Are you gearing up for a JavaScript interview? Whether you’re a budding developer or someone looking to brush up on their skills, knowing the right questions and how to answer them can make all the difference. In this beginner-friendly guide, we’ll delve into the top 17 JavaScript interview questions, breaking them down in simple terms and providing expert insights to help you ace your next interview. So, let’s dive in and unravel the secrets to JavaScript interview success.

17 Must-Know JavaScript Interview Questions - Tips for Beginners

1. What is JavaScript and its purpose in web development?

JavaScript is a programming language that adds interactivity to websites. It makes websites more than just static pages by allowing you to create games, forms, and dynamic features that respond to user actions.

2. How do I include JavaScript in an HTML document?

To use JavaScript in a web page, you place your JavaScript code inside HTML using the <script> tag. This tag tells the web browser to execute your JavaScript code.

3. What are variables in JavaScript, and how do I declare them?

Variables are like labeled boxes in which you can store information. You declare a variable using words like let, const, or var, followed by a name. For example, let myNumber = 42; creates a variable named myNumber to hold the value 42.

4. What are data types in JavaScript?

In JavaScript, data types are essential for defining and managing different kinds of values and variables. They help the interpreter understand how to treat and operate on specific information.

  • Number: This data type represents numerical values, such as integers and floating-point numbers. For example, 5, 3.14, and -42 are all numbers in JavaScript.
  • String: Strings are used to store textual data. You can define them by enclosing text within single or double quotes. For example, “Hello, JavaScript” or ‘12345’ are strings.
  • Boolean: Boolean data types have two possible values: true and false. They’re typically used for logical operations and comparisons. For instance, 5 > 3 would result in true.
  • Undefined: When you declare a variable but don’t assign a value to it, it is said to have the undefined data type. For example, let name; would give name an undefined value.
  • Null: Null represents the intentional absence of any object value. It’s different from undefined, as it is explicitly assigned to a variable. For example, let age = null; sets the age variable to have a null value.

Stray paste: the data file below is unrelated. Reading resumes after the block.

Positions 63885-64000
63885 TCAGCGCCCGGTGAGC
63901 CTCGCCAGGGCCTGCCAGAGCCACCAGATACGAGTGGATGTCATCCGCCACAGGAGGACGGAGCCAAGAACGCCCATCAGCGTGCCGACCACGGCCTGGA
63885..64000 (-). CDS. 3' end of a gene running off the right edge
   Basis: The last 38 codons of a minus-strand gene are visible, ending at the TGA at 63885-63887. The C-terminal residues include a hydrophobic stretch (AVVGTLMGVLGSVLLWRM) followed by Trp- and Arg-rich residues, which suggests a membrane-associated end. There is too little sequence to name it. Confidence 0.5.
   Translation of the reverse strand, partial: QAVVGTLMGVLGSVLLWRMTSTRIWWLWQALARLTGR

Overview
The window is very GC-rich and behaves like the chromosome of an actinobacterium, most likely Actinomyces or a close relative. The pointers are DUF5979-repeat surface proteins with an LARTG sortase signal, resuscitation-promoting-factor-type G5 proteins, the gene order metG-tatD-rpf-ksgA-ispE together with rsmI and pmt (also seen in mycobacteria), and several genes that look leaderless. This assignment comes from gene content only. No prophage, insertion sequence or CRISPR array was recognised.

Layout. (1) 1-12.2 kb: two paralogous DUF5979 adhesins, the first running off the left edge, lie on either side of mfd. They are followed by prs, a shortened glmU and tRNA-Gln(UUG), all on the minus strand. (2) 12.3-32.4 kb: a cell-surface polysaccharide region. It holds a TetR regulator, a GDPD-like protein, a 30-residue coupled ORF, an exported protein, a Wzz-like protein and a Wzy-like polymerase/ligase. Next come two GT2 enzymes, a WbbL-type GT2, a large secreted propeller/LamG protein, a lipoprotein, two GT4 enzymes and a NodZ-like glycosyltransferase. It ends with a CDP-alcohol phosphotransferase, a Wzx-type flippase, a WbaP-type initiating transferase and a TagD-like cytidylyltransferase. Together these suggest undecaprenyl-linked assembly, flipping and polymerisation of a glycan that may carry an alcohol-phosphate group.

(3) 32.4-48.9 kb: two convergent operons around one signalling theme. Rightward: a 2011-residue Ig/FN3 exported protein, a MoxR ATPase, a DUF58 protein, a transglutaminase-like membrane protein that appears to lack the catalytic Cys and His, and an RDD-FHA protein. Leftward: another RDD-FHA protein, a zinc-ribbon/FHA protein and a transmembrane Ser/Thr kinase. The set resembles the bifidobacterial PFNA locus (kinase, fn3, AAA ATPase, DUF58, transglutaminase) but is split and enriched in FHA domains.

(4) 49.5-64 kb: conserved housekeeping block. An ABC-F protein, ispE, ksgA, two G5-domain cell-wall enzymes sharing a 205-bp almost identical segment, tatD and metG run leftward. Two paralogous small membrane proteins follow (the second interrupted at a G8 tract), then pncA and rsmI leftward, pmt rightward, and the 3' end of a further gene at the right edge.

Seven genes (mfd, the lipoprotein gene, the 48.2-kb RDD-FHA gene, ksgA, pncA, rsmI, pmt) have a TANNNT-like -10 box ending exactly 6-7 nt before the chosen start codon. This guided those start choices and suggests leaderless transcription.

• Object: Objects are complex data types that can store multiple key-value pairs. They are used to create custom data structures and represent real-world entities. For instance, { name: “John”, age: 30 } is an object.
  • Array: Arrays are a special type of object used to store collections of data in an ordered list. Elements in an array are indexed starting from 0. For example, let fruits = [‘apple’, ‘banana’, ‘cherry’]; creates an array of fruits.
  • Function: Functions are a fundamental part of JavaScript, and they are also considered a data type. You can assign functions to variables, pass them as arguments, and return them as values.
  • Symbol: Symbols are unique and immutable data types often used as object property keys to ensure their uniqueness. They are less commonly used than other data types.
  • BigInt: BigInts are a relatively new addition to JavaScript, used to work with large integers that can’t be accurately represented with the regular number data type.

Understanding these data types is crucial for effective programming in JavaScript. Each type has specific behaviors and use cases, so using the right data type for your variables is essential for writing efficient and bug-free code.

5. How can I display messages or data in the browser using JavaScript?

You can show messages or data in the browser by using console.log(). This function sends text to the browser’s console. To show text directly on a webpage, you can use document.write() or change the content of HTML elements.

6. What’s the difference between “let,” “const,” and “var” for variable declaration?

“let” and “const” are the modern ways to declare variables, and they are block-scoped, which is generally considered safer and more predictable. “const” is used when you want to keep a value constant. “var” is an older way and is function-scoped, which can sometimes lead to unexpected behavior, so it’s less commonly used in modern JavaScript. Choose the one that best suits your needs and helps you write clean and maintainable code.


  • Usage: Use “let” when you want to create a variable that can be reassigned.
  • Example: let age = 30; You can later change age to a different value like age = 31;.
  • Scope: Variables declared with “let” are block-scoped, which means they exist within the block of code where they are defined, such as within a function or loop.


  • Usage: “const” is used when you want to create a variable with a fixed (constant) value that cannot be changed.
  • Example: const pi = 3.14; You can’t later do something like pi = 3.15; because “pi” remains constant.
  • Scope: Like “let,” variables declared with “const” are also block-scoped.


  • Usage: “var” was the old way of declaring variables in JavaScript, but it’s still used. It creates a variable that can be reassigned.
  • Example: var score = 100; You can change “score” later, like score = 200;.